The Electronic Journal of e-Learning provides perspectives on topics relevant to the study, implementation and management of e-Learning initiatives
For general enquiries email administrator@ejel.org
Click here to see other Scholarly Electronic Journals published by API
For a range of research text books on this and complimentary topics visit the Academic Bookshop

Information about the current European Conference on e-Learning is available here

For infomation on the International Conference on eLearning, click here

For infomation on the European Conference on Games Based Learning clickhere

 
Journal Issue
Volume 7 Issue 3, Special ICEL 2009 Issue / Dec 2009  pp191‑316

Editor: Florin Salajan, Avi Hyman

Download PDF (free)

Investigating a Nigerian XXL‑Cohort Wiki‑Learning Experience: Observation, Feedback and Reflection  pp191‑202

Peter Aborisade

Look inside Download PDF (free)

Weblogs in Higher Education — why do Students (not) Blog?  pp203‑214

Monika Andergassen, Reinhold Behringer, Janet Finlay, Andrea Gorra, David Moore

Look inside Download PDF (free)

GEARS a 3D Virtual Learning Environment and Virtual Social and Educational World Used in Online Secondary Schools  pp215‑224

Jonathan Barkand, Joseph Kush

Look inside Download PDF (free)

Moving From Analogue to High Definition e‑Tools to Support Empowering Social Learning Approaches  pp225‑238

Paula Charbonneau-Gowdyand, Ivana Cechova

Look inside Download PDF (free)

Efficacy of Teaching Clinical Clerks and Residents how to Fill out the Form 1 of the Mental Health Act Using an e‑Learning Module  pp239‑246

Sarah Garside, Anthony Levinson, Sophie Kuziora, Michael Bay, Geoffrey

Look inside Download PDF (free)

Blended Learning in the Visual Communications Classroom: Student Reflections on a Multimedia Course  pp247‑256

Jennifer George-Palilonis, Vincent Filak

Look inside Download PDF (free)

Abstract

Advances in digital technology and a rapidly evolving media landscape continue to dramatically change teaching and learning. Among these changes is the emergence of multimedia teaching and learning tools, online degree programs, and hybrid classes that blend traditional and digital content delivery. At the same time, visual communication programs that are traditionally print‑centric have had to make room for Web design and multimedia storytelling courses, as well as technical skills development. To add parsimony to these two areas of study, we chronicle how a blended model has been introduced in a required, 100‑level visual communication course through a longitudinal study that followed 174 students through two versions of the same course, one that used blended learning strategies and one that participated in a more traditional method of course delivery. In combining an analysis of statements made by the participants in weekly journals (n=13,552) and the data gathered through a survey (n=174), we compared reactions between the two groups. Additionally, qualitative data from the journals was used to fully explicate the reactions students had to the course. This study sheds light on the effectiveness of a blended model in the context of students' enjoyment, engagement, and perceived learning outcomes. The results revealed that the blended model was in no way different from the traditional course in terms of engagement and attachment. Journal data revealed students in the blended sections were significantly less negative about the course material, personal achievement, technology, and their emotional reactions than their traditional counterparts. Additionally, statements made by students regarding the issue of fear of the course and problems regarding technology substantially faded over the 15‑week semester. Our overall findings indicate that students are able to adapt well to the technology and processes that make blended learning different from traditional classroom learning. Implications for pedagogy and future research are discussed.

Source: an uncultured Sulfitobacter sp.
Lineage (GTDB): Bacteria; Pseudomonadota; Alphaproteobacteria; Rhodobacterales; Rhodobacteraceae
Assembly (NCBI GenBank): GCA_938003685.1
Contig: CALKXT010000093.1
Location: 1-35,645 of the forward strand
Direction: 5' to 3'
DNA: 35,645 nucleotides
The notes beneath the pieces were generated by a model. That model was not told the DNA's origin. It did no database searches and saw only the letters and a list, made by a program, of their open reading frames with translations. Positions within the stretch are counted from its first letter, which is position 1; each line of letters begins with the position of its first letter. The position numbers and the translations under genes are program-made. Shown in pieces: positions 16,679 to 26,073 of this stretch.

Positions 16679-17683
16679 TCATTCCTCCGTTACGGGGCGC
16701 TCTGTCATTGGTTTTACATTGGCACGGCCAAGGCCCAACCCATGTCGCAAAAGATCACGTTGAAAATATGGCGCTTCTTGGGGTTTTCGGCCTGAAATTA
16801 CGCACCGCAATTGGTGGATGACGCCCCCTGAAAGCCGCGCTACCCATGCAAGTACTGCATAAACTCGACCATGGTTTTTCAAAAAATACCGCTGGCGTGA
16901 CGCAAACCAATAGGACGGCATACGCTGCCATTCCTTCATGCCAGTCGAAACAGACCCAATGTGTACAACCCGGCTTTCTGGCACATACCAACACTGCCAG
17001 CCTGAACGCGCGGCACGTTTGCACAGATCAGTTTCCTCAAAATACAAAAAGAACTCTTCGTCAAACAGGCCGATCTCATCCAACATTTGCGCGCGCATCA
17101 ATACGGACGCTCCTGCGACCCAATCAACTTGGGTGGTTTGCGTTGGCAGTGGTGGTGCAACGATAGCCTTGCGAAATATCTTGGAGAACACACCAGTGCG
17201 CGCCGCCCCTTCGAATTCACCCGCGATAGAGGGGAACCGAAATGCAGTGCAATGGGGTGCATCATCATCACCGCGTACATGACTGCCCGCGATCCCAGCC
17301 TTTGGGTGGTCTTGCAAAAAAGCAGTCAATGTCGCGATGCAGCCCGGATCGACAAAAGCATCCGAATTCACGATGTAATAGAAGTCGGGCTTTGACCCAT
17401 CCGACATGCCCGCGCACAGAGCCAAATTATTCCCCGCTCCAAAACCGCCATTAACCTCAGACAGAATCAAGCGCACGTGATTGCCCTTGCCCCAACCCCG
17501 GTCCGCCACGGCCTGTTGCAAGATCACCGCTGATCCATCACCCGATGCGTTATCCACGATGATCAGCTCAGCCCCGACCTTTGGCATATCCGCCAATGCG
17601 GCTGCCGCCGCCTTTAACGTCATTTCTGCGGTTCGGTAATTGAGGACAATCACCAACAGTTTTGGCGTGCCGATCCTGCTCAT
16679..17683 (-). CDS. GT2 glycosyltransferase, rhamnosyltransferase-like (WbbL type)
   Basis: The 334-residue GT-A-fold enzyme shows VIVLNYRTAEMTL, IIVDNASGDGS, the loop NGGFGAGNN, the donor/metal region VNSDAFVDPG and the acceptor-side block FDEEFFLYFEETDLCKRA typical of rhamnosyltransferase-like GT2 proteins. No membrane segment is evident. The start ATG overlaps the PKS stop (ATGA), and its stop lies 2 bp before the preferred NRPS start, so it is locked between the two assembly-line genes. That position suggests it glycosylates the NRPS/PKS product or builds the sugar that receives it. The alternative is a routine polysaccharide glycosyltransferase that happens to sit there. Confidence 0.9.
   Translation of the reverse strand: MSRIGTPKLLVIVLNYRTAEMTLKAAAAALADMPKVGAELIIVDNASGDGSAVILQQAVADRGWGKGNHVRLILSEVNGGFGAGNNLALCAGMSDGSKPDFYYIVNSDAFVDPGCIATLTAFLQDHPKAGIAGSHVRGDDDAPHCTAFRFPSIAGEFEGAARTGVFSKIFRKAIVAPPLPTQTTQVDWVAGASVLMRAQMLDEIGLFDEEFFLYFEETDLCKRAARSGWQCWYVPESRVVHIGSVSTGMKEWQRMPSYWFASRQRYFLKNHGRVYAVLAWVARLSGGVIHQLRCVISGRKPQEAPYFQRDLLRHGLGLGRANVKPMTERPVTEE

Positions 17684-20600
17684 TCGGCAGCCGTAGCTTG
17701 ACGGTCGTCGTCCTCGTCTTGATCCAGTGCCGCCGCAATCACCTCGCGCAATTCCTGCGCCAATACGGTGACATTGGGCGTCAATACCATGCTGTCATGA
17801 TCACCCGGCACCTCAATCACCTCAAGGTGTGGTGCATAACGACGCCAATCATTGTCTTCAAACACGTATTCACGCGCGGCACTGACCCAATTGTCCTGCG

Keywords: blended learning, visual communication, multimedia teaching and learning

 

Share |
Podcasting to Support Students Using a Business Simulation  pp257‑264

Andrea Gorra, Janet Finlay

Look inside Download PDF (free)

e‑Modeling — Helping Learners to Develop Sound e‑Learning Behaviours  pp265‑272

Susan Greener

Look inside Download PDF (free)

Measuring the Effectiveness of Educational Technology: what are we Attempting to Measure?  pp273‑280

Jodie Jenkinson

Look inside Download PDF (free)

Eating Your Lectures and Having Them too: is Online Lecture Availability Especially Helpful in "Skills‑Based" Courses?  pp281‑288

Steve Joordens, Ada Le, Raymond Grinnell, Sophie Chrysostomou

Look inside Download PDF (free)

When Knowing More Means Knowing Less: Understanding the Impact of Computer Experience on e‑Learning and e‑Learning Outcomes  pp289‑300

Lena Paulo Kushnir

Look inside Download PDF (free)

A Novel Interactive Online Module in a Traditional Curriculum through a Blended Learning Approach  pp301‑308

Leslie Laing Gibbard, Florin Salajan

Look inside Download PDF (free)

Development of the Novel e‑Learning System, "SPES NOVA" (Scalable Personality‑Adapted Education System with Networking of Views and Activities)  pp309‑316

Ken Takeuchi, Manabu Murakami, Atsushi Kato, Ryuichi Akiyama, Hirotaka Honda, Hajime Nozawa, Ki-ichiro Sato

Look inside Download PDF (free)